This is a bit off-topic for this blog, but I wanted to make comment about the film adaptation of 20th Century Boys (２０世紀少年) a pretty killer manga by Naoki Urasawa. The manga is about Kenji, a regular joe convenience store owner who realizes that a story he wrote as a child about the destruction of Tokyo is being used as basis for an insane terrorist plot. The manga is very long and quite complicated; it jumps back and forth between present-day Japan, Japan in the near future, and Japan in the early 1960s. There are a great many characters and the connections between them are hard to keep track of. But the whole thing is fascinating, both because it’s a high tension drama about a single man’s attempt to stop a madman that everybody else seems to love, and because it shows how the central characters age and change over time. It is not, I would think, an easy work to convert into a film.
However, having watched the first film a few weeks ago (which covers about the first 1/2 of the story; the second film is in theaters here now), I am greatly impressed by the extreme care with which the story has been adapted. There are a few minor changes, and more than a few unnecessary scenes have been trimmed, but fundamentally the (quite long) film hits every single major plot point from the first half of the manga series perfectly. The characters are all there, and the actors and actresses portraying them have been so perfectly selected that most characters are immediately recognizable. This is, hands down, the most faithful adaptation of any comic, video game, or book to film that I have ever seen (the first couple of Spider-Man films were pretty faithful too, but they have nothing on 20th Century Boys). It’s as if the director sat down with the comic panels and used them directly as his story boards; with the exception of a number of omitted scenes, it’s pretty much all there.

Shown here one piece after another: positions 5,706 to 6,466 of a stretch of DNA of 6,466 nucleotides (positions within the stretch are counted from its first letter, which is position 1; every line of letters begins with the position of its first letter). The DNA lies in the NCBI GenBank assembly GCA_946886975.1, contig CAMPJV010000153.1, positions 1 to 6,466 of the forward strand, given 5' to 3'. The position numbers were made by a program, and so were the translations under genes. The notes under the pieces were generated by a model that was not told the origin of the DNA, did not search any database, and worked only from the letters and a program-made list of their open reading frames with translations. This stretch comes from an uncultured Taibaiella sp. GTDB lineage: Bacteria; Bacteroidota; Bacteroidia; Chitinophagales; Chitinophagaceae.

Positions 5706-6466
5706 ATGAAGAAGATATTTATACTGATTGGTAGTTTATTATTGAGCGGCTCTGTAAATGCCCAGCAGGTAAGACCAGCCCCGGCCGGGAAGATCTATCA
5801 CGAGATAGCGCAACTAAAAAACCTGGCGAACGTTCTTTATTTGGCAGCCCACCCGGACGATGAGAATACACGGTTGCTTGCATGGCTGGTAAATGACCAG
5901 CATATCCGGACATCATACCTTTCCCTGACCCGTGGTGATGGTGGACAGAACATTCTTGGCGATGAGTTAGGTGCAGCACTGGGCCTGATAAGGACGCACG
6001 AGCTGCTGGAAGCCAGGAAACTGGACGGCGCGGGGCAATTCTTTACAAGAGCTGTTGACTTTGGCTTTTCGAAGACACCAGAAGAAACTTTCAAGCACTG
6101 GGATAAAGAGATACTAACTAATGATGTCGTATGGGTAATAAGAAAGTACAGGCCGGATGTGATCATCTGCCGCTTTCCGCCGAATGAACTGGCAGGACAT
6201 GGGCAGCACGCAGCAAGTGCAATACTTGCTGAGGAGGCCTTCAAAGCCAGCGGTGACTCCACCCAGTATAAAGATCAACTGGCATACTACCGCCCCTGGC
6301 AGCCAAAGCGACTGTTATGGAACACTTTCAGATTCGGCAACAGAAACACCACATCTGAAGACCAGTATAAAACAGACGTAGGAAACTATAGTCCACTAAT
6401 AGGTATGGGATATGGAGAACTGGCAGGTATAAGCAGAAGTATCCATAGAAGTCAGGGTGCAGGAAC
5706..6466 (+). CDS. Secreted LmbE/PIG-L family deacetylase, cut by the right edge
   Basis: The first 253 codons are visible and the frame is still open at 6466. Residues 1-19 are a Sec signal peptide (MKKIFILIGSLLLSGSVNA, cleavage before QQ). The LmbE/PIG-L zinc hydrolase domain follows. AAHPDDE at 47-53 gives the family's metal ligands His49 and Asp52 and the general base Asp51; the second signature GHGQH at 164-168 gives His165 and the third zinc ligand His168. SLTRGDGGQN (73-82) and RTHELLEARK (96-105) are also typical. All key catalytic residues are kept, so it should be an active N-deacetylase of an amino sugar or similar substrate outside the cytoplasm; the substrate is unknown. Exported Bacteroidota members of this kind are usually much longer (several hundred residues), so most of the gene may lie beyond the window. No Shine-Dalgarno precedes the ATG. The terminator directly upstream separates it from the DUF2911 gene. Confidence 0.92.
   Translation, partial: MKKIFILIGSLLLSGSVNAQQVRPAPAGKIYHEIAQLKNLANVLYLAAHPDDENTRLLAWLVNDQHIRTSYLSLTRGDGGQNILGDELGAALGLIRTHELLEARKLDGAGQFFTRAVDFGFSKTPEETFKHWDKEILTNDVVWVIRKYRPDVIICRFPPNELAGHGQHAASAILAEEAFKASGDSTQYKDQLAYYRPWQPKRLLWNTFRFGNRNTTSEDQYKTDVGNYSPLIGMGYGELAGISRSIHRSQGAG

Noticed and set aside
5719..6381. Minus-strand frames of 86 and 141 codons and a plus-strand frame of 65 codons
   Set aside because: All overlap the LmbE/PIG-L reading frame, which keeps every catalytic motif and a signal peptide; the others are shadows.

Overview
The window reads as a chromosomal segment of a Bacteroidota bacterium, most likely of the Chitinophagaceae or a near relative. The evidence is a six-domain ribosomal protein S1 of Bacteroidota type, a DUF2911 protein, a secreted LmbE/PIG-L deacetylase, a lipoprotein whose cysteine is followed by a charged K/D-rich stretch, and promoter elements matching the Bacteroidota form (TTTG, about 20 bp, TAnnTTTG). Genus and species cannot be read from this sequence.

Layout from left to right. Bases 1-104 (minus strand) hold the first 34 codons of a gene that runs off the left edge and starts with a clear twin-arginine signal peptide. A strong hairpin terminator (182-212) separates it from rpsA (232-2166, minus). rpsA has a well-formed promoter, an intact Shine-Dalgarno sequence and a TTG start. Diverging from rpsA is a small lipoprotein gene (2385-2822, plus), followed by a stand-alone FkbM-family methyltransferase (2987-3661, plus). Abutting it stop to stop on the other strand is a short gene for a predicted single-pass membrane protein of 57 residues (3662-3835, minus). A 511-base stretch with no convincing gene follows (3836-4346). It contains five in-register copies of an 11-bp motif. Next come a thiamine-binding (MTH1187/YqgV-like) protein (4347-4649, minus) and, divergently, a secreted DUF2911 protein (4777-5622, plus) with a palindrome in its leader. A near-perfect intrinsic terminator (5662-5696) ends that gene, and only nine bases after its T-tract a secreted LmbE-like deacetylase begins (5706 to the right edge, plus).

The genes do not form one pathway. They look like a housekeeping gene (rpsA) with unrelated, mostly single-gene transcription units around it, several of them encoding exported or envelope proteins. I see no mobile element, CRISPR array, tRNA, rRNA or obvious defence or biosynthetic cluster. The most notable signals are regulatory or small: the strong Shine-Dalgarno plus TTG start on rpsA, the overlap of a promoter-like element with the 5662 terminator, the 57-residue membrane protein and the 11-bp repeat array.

The problem is, I get the feeling that the film will make absolutely no sense to viewers who are not already familiar with the manga. The transitions from scene to scene, from time slice to time slice, are too abrupt and arbitrary; in the original comic there were plenty of pages of exposition to ease the reader from one theme to the next, but the film has so many bases to cover in such a short amount of time that it is reduced to a collection of almost unconnected scenes (although each scene itself is quite good). Clearly the film suffers from its short time limit, even though it clocks in at two and a half hours. There’s just too much story to tell, and while a series of three films might have made more sense length-wise, the plot is very easy to divide in half and very hard to divide into thirds.
So I am left wondering if a work like this can be translated to film properly. Stephen King is famously hands-off when it comes to films based on his work because he believes film to be fundamentally different than writing, and he leaves it in the hands of his directors to render his works in screen format. But then again, almost all of the movies based on Kings works are terrible (though it’s worth mentioning that the non-terrible ones are absolute gems). In the case of 20th Century Boys, the director has been absolutely meticulous in the translation of the manga to film, and yet the result feels disjointed and off-pace. When I went to see the Silent Hill film, the friends I was with were evenly split about the first fifteen minutes: those who have played the games loved the well-executed film recreation, and those who had not played the games found the intro long and boring. I’ve yet to see the Siren film that came out here in Japan, but I suspect that it will be pretty bad if it just tries to recreate the plot of the game; there’s too many characters and too much cyclical interaction for the story to play out well linearly. Maybe the approach of the first Resident Evil film, which used the main characteristics of the series as its thematic basis but then presented an original story, is the better way to go (that film is unfortunately also pretty bad).
This is, perhaps, an area where games are closer to literature than to film. A game has a very long time to present its story, and details can emerge at a rate much slower than in a film. Maybe the reason that game stories suck so much (David Cage likened them to porn film plots) is that film-length tales are being dragged out for 10 or 20 hours when they really only have enough content to sustain two hours. Hmm, a new theory to consider.